Last week I was at a small private briefing with the Prime Minister and Lord Mandelson, amongst others, who were about to hold an urgent meeting with the CEO’s of Banks. I was happy to learn that the Government not only feels that the IMF is no longer fit for purpose but that stronger and more rigorous checks on behaviour and ethics would be needed in the future to prevent excessive risk taking. I was reminded of what I said last month: ‘’if we had more diversity would we have taken so much risk?’ I put to you that the answer is ‘no’. Women generally ask lots of questions to mitigate risk. This gendered cultural (female) norm has been seen as weakness in some corporate cultures and when women have to ‘button up’ to conform they simply leave. Look at organisations who have few women in senior positions and you will know that outdated modes of behaviour still exist and it is time for change! The question is no longer ‘should we change?’ but ‘how do we change?’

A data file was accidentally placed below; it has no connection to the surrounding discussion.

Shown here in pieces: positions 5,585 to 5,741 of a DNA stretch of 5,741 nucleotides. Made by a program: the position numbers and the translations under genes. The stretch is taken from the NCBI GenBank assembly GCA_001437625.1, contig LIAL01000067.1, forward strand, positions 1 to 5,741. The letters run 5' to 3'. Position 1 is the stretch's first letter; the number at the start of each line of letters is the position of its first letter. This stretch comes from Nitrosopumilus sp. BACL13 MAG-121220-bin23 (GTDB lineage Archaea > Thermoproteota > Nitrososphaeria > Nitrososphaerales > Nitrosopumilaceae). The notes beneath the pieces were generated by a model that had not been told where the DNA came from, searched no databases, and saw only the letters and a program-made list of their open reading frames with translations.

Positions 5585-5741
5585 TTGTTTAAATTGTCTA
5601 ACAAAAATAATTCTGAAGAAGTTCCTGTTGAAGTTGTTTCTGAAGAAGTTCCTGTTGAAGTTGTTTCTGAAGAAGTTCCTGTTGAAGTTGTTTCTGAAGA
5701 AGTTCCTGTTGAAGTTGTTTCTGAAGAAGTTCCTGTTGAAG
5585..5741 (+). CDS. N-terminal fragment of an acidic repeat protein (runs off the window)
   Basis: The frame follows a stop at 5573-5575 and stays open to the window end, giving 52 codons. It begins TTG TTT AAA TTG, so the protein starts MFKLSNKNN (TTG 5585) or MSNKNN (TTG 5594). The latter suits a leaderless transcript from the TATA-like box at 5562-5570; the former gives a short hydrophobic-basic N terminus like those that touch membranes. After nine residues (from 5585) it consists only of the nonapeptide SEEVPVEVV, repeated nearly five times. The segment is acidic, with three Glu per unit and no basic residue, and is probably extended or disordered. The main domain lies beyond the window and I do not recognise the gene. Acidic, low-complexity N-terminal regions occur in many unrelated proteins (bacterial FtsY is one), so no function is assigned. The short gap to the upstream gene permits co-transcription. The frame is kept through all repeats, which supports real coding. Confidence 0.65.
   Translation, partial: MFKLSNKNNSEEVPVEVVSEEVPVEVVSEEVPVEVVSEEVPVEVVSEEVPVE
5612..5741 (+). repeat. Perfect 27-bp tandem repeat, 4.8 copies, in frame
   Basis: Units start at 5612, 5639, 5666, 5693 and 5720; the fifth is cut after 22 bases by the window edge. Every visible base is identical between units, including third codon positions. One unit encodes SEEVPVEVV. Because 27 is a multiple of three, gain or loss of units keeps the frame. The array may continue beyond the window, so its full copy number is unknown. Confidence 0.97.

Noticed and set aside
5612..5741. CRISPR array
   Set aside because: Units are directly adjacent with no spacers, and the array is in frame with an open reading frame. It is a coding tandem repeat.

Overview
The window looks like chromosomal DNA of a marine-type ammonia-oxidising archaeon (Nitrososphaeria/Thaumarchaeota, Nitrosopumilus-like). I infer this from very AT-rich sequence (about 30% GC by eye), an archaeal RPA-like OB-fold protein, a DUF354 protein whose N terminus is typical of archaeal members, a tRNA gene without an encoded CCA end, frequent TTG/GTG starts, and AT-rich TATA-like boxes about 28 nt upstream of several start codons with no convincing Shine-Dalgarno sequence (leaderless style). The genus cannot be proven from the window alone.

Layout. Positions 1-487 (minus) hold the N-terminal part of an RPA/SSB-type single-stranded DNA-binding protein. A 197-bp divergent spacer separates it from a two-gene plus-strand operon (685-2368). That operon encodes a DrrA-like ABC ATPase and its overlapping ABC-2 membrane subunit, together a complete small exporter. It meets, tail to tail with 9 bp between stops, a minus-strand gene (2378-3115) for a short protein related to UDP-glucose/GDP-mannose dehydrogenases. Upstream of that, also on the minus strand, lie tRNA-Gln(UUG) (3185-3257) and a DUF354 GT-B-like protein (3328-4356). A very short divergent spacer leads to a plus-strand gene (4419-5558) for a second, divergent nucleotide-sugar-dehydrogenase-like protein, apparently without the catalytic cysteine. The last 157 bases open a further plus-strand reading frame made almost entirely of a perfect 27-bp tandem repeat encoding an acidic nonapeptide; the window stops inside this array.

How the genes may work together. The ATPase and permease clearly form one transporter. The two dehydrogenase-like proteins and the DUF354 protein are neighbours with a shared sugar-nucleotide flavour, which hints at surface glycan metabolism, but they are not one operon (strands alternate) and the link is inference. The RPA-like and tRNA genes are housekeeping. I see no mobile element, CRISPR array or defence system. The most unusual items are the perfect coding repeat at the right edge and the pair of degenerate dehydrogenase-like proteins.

It has been interesting form our point of view to see how different companies, Banks in particular, have responded to diversity recently. Some have categorically stated that Culture Change programmes are a luxury and non-essential spend. Others, like Lloyds TSB are still fully committed to creating a more equitable workforce where women and other minority groups can thrive. This attitude has prevailed, as far as I know, for at least the past decade and the results speak for themselves. Can I also make a spurious link that Lloyds TSB have come out of the current crisis in a stronger position than almost all of the Banks? Can it be a coincidence that a more open and people oriented culture gets better results than others?